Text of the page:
It sounds a bit silly but the truth is that knowing where to find what you’re looking for is one of the most important parts of getting things done. Whether you’re replying to email, finding the right cable to hook up your printer, or writing a novel, how you’ve organized your technology determines how much time you can spend on your work, and how much you have to spend just trying to find the things you need.
Email: Anyone who uses their email often needs to be able to have it function as well as it can. Organization makes that happen. It doesn’t require training or special skills, and it doesn’t cost you anything but a little time. Set aside an hour, put on something comfortable, maybe play a little soothing music, and organize your email with folders. Most people do this already, but I’m suggesting making a folder for anything you have at least 10 emails for. Instead of a place to direct “Family” emails, make a folder for each person you’re regularly in contact with, and you’ll be able to find the last thing your cousin sent you a lot easier.
Making another folder for “Pictures” means you can pull the family emails that have photos attached and keep them in one place, so you’re not hunting through 100 letters from Aunt Joy (all with amusing cartoons attached) to find the single email which has the pictures of your family reunion. Work emails should go in their own folder, as should emails from any side work you might do, and emails that have notifications of online purchases should be kept separate from the ones which contain travel details.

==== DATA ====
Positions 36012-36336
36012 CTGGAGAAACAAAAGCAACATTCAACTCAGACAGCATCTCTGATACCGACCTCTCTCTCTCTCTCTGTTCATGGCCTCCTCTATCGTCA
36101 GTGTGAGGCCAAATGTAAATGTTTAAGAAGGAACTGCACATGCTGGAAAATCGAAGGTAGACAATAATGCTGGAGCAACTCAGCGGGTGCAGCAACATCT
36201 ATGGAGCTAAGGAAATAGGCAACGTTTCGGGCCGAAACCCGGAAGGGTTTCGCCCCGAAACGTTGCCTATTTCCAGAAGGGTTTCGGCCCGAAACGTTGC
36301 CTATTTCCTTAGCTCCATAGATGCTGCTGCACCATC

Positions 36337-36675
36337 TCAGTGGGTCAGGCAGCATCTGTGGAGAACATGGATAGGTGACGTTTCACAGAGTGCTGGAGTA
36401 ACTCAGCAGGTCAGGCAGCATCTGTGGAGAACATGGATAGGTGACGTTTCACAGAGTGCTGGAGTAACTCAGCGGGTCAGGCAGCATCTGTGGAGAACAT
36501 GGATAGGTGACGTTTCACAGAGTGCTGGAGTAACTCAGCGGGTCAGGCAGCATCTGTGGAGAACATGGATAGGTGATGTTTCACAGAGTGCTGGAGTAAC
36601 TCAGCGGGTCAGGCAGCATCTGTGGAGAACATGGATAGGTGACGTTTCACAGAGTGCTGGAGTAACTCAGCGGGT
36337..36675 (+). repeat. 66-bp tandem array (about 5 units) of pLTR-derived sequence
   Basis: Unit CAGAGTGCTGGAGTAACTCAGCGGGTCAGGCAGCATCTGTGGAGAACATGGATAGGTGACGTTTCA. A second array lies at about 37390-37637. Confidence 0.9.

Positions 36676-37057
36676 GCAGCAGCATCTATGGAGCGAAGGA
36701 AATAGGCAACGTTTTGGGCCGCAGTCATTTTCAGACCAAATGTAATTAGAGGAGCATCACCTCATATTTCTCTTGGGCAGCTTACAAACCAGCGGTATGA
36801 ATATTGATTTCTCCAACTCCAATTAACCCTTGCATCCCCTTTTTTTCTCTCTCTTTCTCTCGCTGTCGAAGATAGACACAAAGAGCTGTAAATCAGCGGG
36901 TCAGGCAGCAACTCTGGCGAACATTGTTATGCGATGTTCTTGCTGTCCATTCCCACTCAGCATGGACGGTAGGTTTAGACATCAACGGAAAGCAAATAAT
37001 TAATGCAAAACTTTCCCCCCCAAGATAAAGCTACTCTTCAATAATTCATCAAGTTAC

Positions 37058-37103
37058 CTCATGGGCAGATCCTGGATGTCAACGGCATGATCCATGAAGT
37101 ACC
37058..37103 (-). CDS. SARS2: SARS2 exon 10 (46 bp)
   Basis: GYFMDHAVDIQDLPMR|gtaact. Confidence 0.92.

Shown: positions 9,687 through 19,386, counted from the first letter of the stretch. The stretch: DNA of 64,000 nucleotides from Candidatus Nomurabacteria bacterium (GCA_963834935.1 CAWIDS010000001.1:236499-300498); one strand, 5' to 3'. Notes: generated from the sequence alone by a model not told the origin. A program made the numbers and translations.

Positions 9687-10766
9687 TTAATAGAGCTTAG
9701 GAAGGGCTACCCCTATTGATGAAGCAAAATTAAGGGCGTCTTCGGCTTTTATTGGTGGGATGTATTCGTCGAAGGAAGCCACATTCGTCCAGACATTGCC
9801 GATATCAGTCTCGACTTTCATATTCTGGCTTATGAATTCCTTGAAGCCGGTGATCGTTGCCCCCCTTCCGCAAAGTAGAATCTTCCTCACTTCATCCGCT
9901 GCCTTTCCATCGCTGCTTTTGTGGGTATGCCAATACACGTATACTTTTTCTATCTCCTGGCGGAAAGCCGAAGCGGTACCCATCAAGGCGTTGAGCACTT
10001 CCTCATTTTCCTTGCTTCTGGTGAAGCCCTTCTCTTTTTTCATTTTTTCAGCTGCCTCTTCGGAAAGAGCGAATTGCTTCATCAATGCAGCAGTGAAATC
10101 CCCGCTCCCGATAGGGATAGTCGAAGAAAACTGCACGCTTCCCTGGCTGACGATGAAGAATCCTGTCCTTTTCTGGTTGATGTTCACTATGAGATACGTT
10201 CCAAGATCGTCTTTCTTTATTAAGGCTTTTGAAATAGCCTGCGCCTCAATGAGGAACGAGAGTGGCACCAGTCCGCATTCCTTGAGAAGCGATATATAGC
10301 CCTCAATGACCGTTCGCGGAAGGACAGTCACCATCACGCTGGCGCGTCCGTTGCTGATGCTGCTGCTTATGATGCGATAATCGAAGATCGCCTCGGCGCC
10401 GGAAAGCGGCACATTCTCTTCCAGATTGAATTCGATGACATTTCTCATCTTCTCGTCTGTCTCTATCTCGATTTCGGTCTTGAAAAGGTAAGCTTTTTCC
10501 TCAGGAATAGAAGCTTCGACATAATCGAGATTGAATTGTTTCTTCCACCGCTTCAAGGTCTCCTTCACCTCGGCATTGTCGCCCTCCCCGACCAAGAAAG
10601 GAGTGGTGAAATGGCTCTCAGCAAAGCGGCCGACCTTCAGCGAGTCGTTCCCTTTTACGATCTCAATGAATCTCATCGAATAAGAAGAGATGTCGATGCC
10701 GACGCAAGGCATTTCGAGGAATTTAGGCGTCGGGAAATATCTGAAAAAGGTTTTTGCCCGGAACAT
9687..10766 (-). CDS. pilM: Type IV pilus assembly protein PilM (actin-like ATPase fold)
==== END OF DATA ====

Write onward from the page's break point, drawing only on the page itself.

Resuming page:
Better yet, as you rearrange your emails, delete anything you know you don’t need.
Data Files: Same as with your email, making a few new folders on your computer’s desktop could save you a lot of time. I have one for writing I’ve completed (and in there are several folders for the different kinds of writing it is) and another for works in progress, so I know where to find the story I’m still working on as well as the one I sold last month. Photos sorted by date mean I can find just dozen I took at a convention in July, instead of staring at each the 8000 pictures I took in the last few years, one at a time, to find that of what happened in the bar when … well, you get the point.
It’s easy to think that you can find a file, or email, simply by searching for the name or the sender, but the truth is that when your computer ages it slows down. Multiple files could have similar names, or generic names like “photo12.jpg”, which could be anything. You could find that a search for one person brings up hundreds of emails, or more (I have one folder, for a friend, that contains nearly 2000 emails, between me and only one other person). Breaking large groups of items into folders means that you’re searching a much smaller area, and that gets done a lot faster.
Cables: Being a person who loves technology I’ve acquired a lot of cables. Almost everything comes with its own cable, but since many plug sizes are becoming standardized (like the micro-USB plug which fits my nook as well as my previous phone and my roommate’s digital camera) I end up with multiples. Cables, left on their own in a box or drawer, have this odd ability to become a tangled mess. Try keeping them in different spots around the house and they may be less tangled but it’s much harder to find what you’re looking for.